Wednesday 22 March 2017

Burkett's Daisy Theatre is a total slo-mo laff-hoot
All the basic condition theatre requires is that fire last night & those costumes 
& the human voice & people gathered together.  
Sir Trevor Nunn, Director (Cats, 1981 \ Les Miserables, 1985)
Esme Massengill was given the night off ON but will amuse Daisy fans in future shows no doubt.  
Alejandro Santiago photo.
From the footlights :  For the fourth time in recent years, Alberta-born Ronnie Burkett from TO brings his marionettes and puppetry silliness to The Cultch where he riffs off the audience to create hilarious vaudeville with strings & sticks & papier mache & exquisite rags of every thread imaginable.

My careworn 1943 leather Funk & Wagnall's defines vaudeville as "a miscellaneous theatrical entertainment consisting of...a series of short sketches, songs, dances, acrobatic feats, etc. having no dramatic connection." Can't imagine a better sum-up for Daisy.

Burkett's 2015 promotional material referred to him as "the renowned puppeteer provocateur", and that moniker still applies to him and the 40+ marionettes in his kit-bag, a dozen of which he breathes life and hilarity into each show.

How it's all put together : As seen also with the muppetry of Avenue Q, use of these animated dolls helps project and masquerade all the little neuroses that normally are squelched, by way of caution, in our brain's prefrontal cortex. 

But when we let them out for a walk through our thoughts, we do trouble about self-image. About secret lusts & urges & spatters of naughty thoughts. About love and loss and "sickness unto death" , about seeking the light and being liberated from darkness -- the whole dang metaphysical thang. 

Stock characters in Burkett's repertoire include what Urban Dictionary thinks might stand for "esteemed douche", Esme Massengill, pictured above. Regrettably, Esme was given the night off ON. But other favourites like good ol' Edna Rural from Turnip Corners, Alberta once more appeared in her cheap imported Sears housedress. Four new songs, a couple of new characters or old ones revisited -- my favourites being Woody the ventriloquist dummy and Ziggy who sweeps up the stage stardust -- and you have a night  that's rife with glee and empathy.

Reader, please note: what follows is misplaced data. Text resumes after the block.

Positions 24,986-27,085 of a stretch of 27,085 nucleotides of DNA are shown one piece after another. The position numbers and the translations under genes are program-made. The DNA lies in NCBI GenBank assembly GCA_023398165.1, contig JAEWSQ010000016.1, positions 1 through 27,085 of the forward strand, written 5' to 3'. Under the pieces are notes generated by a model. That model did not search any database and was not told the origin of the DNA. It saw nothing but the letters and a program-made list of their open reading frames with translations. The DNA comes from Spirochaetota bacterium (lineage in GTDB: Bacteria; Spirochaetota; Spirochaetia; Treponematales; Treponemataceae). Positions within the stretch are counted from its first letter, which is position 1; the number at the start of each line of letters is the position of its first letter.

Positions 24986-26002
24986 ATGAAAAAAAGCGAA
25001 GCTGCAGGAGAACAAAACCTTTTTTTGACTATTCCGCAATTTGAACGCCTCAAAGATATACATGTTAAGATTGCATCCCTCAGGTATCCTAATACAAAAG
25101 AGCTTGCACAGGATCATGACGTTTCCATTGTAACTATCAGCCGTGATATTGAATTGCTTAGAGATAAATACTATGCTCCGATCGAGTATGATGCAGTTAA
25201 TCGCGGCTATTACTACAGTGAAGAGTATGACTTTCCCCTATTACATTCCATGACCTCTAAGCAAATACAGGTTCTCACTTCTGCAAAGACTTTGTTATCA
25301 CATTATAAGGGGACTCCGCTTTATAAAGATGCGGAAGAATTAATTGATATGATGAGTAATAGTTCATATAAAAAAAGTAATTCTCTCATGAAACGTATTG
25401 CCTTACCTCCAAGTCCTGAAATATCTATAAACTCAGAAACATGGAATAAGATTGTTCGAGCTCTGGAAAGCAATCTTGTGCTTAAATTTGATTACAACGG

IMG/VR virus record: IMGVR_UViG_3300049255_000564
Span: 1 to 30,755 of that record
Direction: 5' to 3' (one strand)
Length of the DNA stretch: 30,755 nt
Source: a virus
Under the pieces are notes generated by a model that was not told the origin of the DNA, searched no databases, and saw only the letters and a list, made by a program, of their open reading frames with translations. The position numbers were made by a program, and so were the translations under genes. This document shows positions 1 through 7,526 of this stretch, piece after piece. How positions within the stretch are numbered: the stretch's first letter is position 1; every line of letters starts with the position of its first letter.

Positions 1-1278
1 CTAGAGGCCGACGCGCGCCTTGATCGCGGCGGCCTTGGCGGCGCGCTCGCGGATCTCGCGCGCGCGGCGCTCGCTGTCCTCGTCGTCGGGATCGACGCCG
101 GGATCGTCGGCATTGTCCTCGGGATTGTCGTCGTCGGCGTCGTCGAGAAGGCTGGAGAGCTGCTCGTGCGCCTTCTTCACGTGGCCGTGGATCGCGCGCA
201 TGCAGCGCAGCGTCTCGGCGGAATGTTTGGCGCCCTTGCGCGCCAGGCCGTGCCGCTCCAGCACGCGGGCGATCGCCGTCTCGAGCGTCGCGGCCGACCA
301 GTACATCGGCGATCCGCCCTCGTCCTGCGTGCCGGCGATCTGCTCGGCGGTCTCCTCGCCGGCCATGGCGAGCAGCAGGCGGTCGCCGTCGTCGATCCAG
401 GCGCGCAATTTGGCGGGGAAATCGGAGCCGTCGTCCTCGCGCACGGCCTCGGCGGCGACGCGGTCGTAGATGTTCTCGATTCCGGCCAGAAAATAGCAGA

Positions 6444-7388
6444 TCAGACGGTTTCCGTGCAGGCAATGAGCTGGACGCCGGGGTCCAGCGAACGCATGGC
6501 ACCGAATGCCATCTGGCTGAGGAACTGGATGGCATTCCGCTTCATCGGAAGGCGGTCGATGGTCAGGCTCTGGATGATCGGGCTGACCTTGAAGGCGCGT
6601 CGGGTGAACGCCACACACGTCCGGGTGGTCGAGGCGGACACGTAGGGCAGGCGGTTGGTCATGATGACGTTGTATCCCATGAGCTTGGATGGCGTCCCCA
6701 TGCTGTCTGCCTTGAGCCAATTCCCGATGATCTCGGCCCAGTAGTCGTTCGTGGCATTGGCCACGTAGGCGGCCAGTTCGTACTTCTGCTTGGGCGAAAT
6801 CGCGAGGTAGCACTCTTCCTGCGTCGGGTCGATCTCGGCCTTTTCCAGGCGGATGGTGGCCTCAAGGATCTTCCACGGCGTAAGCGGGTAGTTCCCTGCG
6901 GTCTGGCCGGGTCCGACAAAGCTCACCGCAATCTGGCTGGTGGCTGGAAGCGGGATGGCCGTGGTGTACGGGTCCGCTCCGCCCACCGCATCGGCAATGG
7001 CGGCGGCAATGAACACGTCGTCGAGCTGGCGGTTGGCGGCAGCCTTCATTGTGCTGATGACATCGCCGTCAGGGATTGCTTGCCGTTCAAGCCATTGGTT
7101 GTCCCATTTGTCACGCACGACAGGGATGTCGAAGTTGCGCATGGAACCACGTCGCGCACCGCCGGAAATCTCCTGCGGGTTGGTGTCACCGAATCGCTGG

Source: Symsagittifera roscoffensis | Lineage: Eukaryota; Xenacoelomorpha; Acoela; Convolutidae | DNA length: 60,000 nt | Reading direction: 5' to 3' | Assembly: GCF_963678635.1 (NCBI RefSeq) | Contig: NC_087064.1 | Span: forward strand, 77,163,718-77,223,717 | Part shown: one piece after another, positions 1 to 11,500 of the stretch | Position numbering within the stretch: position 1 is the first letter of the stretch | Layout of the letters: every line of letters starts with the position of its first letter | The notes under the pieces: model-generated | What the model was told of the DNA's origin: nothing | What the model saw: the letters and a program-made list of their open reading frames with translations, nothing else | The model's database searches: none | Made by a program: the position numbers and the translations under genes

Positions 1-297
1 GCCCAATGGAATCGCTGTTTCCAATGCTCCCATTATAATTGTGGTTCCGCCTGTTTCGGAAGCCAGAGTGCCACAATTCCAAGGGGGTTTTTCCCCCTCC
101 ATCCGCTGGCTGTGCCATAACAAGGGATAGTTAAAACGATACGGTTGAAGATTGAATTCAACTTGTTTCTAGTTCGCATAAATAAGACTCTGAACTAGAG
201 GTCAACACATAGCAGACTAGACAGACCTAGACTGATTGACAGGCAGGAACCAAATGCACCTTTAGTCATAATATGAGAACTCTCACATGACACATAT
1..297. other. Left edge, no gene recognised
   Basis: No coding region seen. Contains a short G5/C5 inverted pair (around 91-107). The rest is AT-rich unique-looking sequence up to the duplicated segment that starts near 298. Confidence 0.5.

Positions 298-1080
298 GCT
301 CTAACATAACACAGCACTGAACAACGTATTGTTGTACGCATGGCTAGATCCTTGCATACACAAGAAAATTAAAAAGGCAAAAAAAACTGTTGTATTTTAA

As noted last time out, it's Burkett's manic, antic and endlesly mischievous brain that brings all these characters to life, gives them personalities crowds latch onto, makes them as real to big-kid audiences as ol' long-nose Pinocchio was to short-pant kids in grammar schools the world over.

What  makes the 2017 show shine : Constant gay references punctuate the performances and give rise to the characters' names that most often have sexual overtones. And Burkett's dialogues, for their part, are a constant double entendre barrage in that vein. [Not a show recommended for the sub-19 crowd.] But wysiwyg. His presence is without doubt commanding. Eighteen months back the NYT in a review declared "Mr. Burkett is a benevolent god : indelicate, a little poignant and kind of fantastic." Part Garrison Keillor, part Lily Tomlin, part the kids Macaulay Culkin / Anna Chlumsky from a quarter-century back, Burkett's verbal and emotional range is exceptionally broad. 

As well it is his Brobdingnagian girth up on the marionettes' bridge above-stage that makes the Lilliputian puppets under his deft hand so vibrant. One set piece involves the aging songstress Clara Dribbles and her grand piano accompanist Ivor Tinkles. This trip Burkett yanked an unsuspecting chap named Erwin Selak out of the audience to do a topless Tinkles routine which he carried off with genial and indulgent good cheer. This as foil to Burkett's booming verbal rendition, accidental or no, of local favourite Alan Zinyk who recently starred in the Cultch's Elbow Room Cafe

No question it is Burkett's range of the stentorian and boisterous but also his faint and enfeebled voices -- the whole of it rattles and prattles on spontaneously and unceasingly and engagingly for more than an hour-&-a-half -- indeed a tour de force performance that nigh unto exhausted me even if some of the riffs weren't quite as compelling as the 2015 show produced. 

The ever-cuddly-but-melancholy narrator for the night is androgynous Schnitzel, a wispy elfin metamorph with a daisy growing out of its head. The puppets' stage manager, France, challenges her at the show's start with tongue firmly in cheek : "We're here for a couple of weeks, take the bus to Seattle. When you get to the border tell them 'I'm a fairy, I'm an artist' -- what could go wrong?" Later, referring of course to The Satanic Twitter S. of 49, Schnitzel declares : "I'm about to go hang out back stage in the dark with my eyes wide open, that's the way we have to live these days. But don't forget when we're turning out the lights, daisies grow in the dark."